# Unbiased estimators

• Aug 3rd 2009, 05:50 AM
chella182
Unbiased estimators
So I'm revising my stats by doing a past exam paper, and I'm stuck on one of the questions about unbiased estimators. The question goes...

Suppose that $\displaystyle X_1$, $\displaystyle X_2$,..., $\displaystyle X_n$ are a random sample from a population with mean $\displaystyle \mu$ and variance $\displaystyle \sigma^2$.
a) Prove that the mean estimator $\displaystyle \bar{X}$ is unbiased for $\displaystyle \mu$. State carefully any formulae you use.
b) Prove that $\displaystyle \bar{X}$ has variance $\displaystyle \frac{\sigma^2}{n}$. State carefully any formulae you use.
It's probably really simple like the last unbiased estimator Q I posted a while back, but I'm just stumped.
• Aug 3rd 2009, 06:13 AM
CaptainBlack
Quote:

Originally Posted by chella182
So I'm revising my stats by doing a past exam paper, and I'm stuck on one of the questions about unbiased estimators. The question goes...

Suppose that $\displaystyle X_1$, $\displaystyle X_2$,..., $\displaystyle X_n$ are a random sample from a population with mean $\displaystyle \mu$ and variance $\displaystyle \sigma^2$.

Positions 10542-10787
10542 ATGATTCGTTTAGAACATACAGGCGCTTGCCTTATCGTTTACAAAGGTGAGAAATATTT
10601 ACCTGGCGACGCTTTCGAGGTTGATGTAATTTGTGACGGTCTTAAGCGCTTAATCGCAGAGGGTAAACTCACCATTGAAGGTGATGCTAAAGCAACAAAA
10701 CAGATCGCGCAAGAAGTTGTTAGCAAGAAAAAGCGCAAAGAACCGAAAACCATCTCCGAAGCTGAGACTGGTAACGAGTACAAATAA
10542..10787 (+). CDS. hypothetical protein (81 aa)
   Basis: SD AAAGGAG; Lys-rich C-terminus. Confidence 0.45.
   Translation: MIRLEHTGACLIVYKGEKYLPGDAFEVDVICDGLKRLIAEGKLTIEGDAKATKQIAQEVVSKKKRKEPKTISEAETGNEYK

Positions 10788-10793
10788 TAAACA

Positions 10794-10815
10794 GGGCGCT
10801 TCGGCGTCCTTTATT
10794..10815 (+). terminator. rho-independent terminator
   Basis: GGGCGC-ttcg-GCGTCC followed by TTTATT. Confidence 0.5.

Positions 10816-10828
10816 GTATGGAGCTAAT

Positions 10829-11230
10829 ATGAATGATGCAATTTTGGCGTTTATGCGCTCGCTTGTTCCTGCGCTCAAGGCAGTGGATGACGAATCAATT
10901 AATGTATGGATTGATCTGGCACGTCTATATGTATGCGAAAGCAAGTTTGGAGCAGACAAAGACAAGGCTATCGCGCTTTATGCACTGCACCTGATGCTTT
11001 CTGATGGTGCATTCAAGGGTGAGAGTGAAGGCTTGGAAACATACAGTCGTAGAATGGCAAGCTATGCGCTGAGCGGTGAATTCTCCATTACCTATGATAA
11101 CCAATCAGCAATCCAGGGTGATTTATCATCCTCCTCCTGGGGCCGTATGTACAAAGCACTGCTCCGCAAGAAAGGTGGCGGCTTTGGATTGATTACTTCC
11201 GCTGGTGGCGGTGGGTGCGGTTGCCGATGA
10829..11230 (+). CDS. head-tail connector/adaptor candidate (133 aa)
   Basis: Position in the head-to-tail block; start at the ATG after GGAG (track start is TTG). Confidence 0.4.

a) Prove that the mean estimator $\displaystyle \bar{X}$ is unbiased for $\displaystyle \mu$. State carefully any formulae you use.
b) Prove that $\displaystyle \bar{X}$ has variance $\displaystyle \frac{\sigma^2}{n}$. State carefully any formulae you use.

It's probably really simple like the last unbiased estimator Q I posted a while back, but I'm just stumped.

$\displaystyle \overline{X}=\frac{1}{n}\sum_{i=1}^n X_i$

By linearity of the expectation operator:

$\displaystyle E(\overline{X})=\frac{1}{n}\sum_{i=1}^n E(X_i)$

but by definition $\displaystyle E(X_i)=\mu$, so:

$\displaystyle E(\overline{X})=\frac{1}{n}\sum_{i=1}^n \mu=\mu$

Which is the definition of an unbiased estimator for $\displaystyle \mu$.

CB
• Aug 3rd 2009, 06:16 AM
chella182
Thank you. Does sound rather simple, I just find it difficult to get my head around this sort of stuff.